DOWN THROUGH THE NEEDLE’S EYE
WHEN: through August 10; closing reception 6:00-10:00 PM; Panel Discussion 7-8, Performances 6-7 and 8-10.
WHERE: EMP Collective, 306 W Redwood Street, Baltimore
EMP Collective is collaborating with the Rotating History Project (Teddy Johnson and Heather Rounds, http://rotatinghistory.blogspot.com) in its historic space, the Faust Building, this July.
The Faust Building, once a wholesale shoe business and mercantile outpost, resides at the heart of Baltimore’s former Garment District. Drawing from EMP’s location and the neighborhood’s history as garment manufacturing center, the Rotating History Project created Down through the Needle’s Eye.
Down through the Needle’s Eye is a multidisciplinary art exhibition that brings 19 local artists together to explore and ruminate upon concepts and themes related to Baltimore’s historic former Garment District. The project features many 2012 Janet & Walter Sondheim Prize applicants and EMP is proud to host this exciting project as part of The Artscape Gallery Network.
Melding past and present, an artistic exploration of the history of the neighborhood seems especially fitting given its location within the newly-designated Bromo Tower Arts and Entertainment District.
Panel: Explorations of Baltimore’s Historic Garment District: First-hand accounts and reflections from industry workers, scholars and artists.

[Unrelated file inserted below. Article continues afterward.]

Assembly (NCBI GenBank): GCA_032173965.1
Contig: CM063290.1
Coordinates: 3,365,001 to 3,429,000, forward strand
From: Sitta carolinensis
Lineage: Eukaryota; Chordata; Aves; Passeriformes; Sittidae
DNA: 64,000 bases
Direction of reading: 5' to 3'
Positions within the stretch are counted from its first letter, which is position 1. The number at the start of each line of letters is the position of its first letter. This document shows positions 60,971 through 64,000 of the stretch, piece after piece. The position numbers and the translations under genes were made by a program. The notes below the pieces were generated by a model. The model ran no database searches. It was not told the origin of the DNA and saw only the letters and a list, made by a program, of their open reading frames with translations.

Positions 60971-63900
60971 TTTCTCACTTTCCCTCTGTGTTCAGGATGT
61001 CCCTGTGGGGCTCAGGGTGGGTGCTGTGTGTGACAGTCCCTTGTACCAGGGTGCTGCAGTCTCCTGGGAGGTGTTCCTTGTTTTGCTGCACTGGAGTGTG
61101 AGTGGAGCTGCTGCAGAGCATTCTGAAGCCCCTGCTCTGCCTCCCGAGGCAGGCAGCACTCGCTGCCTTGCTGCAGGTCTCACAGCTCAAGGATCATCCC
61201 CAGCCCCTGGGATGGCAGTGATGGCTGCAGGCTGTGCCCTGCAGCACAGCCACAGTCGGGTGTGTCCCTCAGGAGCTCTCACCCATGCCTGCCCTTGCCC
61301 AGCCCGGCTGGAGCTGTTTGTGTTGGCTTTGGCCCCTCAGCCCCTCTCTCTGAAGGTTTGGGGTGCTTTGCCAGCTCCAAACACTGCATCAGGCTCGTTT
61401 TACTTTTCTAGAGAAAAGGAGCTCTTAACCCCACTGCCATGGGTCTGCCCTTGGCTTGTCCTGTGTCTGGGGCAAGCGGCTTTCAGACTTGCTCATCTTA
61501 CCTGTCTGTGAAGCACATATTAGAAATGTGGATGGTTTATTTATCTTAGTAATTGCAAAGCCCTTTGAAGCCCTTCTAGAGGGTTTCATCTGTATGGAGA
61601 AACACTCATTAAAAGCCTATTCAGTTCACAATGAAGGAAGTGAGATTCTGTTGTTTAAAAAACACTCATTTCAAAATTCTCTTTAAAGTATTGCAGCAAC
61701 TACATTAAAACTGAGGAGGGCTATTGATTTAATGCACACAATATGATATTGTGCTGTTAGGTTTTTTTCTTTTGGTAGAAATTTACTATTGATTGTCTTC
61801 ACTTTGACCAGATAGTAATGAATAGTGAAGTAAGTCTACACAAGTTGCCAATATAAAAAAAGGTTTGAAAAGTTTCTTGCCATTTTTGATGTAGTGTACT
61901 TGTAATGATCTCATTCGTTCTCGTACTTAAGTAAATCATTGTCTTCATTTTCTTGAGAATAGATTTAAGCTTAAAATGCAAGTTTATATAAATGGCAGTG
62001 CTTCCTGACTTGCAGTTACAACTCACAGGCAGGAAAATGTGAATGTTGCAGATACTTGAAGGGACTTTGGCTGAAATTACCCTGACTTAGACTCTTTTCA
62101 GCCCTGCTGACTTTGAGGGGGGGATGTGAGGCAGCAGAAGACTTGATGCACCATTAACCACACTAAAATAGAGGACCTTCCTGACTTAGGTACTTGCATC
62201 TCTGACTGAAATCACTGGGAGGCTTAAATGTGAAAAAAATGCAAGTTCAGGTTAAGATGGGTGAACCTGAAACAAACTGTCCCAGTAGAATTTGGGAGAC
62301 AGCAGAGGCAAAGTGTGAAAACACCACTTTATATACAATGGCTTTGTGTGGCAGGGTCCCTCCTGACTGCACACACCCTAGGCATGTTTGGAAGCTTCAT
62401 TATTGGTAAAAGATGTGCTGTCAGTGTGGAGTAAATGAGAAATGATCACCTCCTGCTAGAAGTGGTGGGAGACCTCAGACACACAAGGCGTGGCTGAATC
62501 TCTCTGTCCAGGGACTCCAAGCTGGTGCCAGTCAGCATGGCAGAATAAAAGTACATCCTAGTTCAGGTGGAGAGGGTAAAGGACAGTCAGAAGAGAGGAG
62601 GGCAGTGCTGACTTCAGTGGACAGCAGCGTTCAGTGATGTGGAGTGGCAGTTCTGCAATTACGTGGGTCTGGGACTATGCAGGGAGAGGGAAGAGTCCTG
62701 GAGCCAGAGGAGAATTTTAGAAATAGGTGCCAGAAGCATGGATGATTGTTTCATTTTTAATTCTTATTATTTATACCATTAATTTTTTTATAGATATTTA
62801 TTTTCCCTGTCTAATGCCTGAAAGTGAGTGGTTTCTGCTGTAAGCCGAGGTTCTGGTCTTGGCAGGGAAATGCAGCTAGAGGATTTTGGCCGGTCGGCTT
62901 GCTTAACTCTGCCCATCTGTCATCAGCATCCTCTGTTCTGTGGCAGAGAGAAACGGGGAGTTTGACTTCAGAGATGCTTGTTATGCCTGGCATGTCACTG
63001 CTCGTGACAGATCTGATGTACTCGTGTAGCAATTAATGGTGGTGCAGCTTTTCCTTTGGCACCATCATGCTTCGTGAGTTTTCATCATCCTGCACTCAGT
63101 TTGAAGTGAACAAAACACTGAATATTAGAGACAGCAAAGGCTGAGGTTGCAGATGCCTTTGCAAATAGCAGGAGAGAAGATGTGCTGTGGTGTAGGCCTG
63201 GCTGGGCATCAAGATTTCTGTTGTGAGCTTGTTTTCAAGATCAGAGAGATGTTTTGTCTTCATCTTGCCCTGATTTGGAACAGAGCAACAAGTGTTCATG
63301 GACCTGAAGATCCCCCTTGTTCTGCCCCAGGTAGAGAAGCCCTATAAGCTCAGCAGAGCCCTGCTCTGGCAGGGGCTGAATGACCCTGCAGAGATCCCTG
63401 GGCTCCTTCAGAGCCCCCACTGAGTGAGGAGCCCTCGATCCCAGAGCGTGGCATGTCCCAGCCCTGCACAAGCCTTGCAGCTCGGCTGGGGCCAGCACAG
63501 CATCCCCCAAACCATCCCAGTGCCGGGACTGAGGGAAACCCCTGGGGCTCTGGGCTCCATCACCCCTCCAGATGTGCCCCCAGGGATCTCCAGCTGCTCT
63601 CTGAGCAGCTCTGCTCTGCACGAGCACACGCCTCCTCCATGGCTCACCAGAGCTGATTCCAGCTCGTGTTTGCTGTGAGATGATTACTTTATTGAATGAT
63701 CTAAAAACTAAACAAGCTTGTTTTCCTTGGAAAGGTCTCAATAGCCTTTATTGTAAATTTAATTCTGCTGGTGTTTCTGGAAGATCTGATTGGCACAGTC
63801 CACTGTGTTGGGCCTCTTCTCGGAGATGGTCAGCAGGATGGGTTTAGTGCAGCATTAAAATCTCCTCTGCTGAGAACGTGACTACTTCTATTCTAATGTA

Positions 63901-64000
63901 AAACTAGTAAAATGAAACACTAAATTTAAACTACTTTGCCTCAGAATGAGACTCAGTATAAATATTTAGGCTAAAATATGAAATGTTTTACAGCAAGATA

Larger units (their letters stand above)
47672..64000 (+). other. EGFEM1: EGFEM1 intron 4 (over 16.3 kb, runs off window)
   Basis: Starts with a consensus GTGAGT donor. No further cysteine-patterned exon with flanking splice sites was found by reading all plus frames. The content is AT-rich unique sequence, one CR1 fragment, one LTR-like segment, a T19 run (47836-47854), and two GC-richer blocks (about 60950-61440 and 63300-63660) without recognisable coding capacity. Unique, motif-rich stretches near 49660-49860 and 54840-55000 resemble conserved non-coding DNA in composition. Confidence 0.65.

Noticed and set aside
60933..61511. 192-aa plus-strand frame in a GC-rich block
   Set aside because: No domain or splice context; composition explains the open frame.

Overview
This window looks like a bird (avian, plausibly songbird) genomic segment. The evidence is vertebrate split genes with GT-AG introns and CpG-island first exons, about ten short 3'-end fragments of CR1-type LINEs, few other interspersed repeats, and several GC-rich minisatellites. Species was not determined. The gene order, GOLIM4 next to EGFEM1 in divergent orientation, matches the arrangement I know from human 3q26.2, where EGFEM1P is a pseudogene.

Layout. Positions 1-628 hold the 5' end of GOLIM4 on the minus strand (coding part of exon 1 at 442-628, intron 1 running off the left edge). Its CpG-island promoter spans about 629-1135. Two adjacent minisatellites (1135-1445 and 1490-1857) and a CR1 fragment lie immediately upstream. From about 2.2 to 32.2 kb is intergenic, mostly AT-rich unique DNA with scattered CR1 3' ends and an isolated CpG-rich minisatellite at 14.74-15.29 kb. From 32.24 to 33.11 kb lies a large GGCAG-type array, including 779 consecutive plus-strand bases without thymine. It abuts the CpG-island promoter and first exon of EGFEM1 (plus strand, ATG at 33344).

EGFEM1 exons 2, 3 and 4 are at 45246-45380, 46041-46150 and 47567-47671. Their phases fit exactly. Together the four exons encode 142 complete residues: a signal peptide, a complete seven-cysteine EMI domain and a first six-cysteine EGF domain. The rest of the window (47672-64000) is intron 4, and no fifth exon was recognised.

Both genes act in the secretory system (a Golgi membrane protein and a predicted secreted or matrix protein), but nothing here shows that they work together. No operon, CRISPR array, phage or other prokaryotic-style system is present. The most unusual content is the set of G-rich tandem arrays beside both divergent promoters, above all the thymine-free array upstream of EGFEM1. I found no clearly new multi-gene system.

- Joe Beal, Former Baltimore city garment worker
- Michael Masatsugu, Department of History, Towson University
- Matt Mettler, Department of History, Towson University
- Valeska Populoh, Fiber Department, MICA, Contributing artist
- Andrew Shenker, Contributing artist
- Phil Spector, Owner, Fashions Unlimited, Baltimore
Artists who have contributed to the 5 week show.
Daniel Van Allen
Rachel Wolfson Smith
The History of Baltimore’s Garment District
An area of the city loosely falling between Fayette Street, Greene Street, Pratt Street and Hanover Street, it was in the Garment District where umbrellas were first manufactured in the US and the second largest men’s clothing factories in the world once operated. The city’s labor movement and many of its early union struggles happened here as well.
The rise and decline of the Garment District as a flourishing industrial center for Baltimore’s manufactured products, as well as the people who worked and struggled to maintain their livelihoods through the decades, speak to events and societal practices that are not alien to our own time and highlight the finite nature of our society’s industries in general.
ABOUT THE ROTATING HISTORY PROJECT
Through various artistic mediums, the Rotating History Project aims to draw attention to the threads running through our history, culture and environment, without compromising the integrity of our subject matter. For us, history does not begin and end on a page. It moves all around us; alive wherever we may turn our head next. It's a tool for informing our present and future. Although our mediums are the arts, we see our target audience as the larger community, far beyond the scope of art patrons and practitioners. The Rotating History Project was founded by Baltimore-based artists Heather Rounds and Teddy Johnson, who work in collaboration with a variety of individuals, specific to the themes of each event.